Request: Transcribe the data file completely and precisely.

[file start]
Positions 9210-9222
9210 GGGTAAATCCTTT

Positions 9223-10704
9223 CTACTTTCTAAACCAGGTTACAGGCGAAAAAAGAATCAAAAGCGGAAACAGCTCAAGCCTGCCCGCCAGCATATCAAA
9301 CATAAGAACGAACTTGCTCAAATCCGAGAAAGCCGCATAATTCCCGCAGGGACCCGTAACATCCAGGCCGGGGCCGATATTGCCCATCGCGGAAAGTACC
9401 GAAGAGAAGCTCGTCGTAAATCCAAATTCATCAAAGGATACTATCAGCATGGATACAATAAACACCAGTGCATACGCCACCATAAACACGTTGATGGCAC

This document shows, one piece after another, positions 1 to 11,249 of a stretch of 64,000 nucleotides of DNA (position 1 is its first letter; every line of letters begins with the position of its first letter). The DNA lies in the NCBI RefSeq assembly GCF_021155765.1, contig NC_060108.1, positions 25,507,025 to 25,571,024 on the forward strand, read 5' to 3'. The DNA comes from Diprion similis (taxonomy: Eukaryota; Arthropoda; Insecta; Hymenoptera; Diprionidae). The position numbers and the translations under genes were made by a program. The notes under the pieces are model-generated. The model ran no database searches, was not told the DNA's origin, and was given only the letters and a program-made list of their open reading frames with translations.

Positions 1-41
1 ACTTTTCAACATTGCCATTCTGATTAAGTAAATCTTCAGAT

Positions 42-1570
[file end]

Positions 9210-9222
9210 GGGTAAATCCTTT

Positions 9223-10704
9223 CTACTTTCTAAACCAGGTTACAGGCGAAAAAAGAATCAAAAGCGGAAACAGCTCAAGCCTGCCCGCCAGCATATCAAA
9301 CATAAGAACGAACTTGCTCAAATCCGAGAAAGCCGCATAATTCCCGCAGGGACCCGTAACATCCAGGCCGGGGCCGATATTGCCCATCGCGGAAAGTACC
9401 GAAGAGAAGCTCGTCGTAAATCCAAATTCATCAAAGGATACTATCAGCATGGATACAATAAACACCAGTGCATACGCCACCATAAACACGTTGATGGCAC

This document shows, one piece after another, positions 1 to 11,249 of a stretch of 64,000 nucleotides of DNA (position 1 is its first letter; every line of letters begins with the position of its first letter). The DNA lies in the NCBI RefSeq assembly GCF_021155765.1, contig NC_060108.1, positions 25,507,025 to 25,571,024 on the forward strand, read 5' to 3'. The DNA comes from Diprion similis (taxonomy: Eukaryota; Arthropoda; Insecta; Hymenoptera; Diprionidae). The position numbers and the translations under genes were made by a program. The notes under the pieces are model-generated. The model ran no database searches, was not told the DNA's origin, and was given only the letters and a program-made list of their open reading frames with translations.

Positions 1-41
1 ACTTTTCAACATTGCCATTCTGATTAAGTAAATCTTCAGAT

Positions 42-1570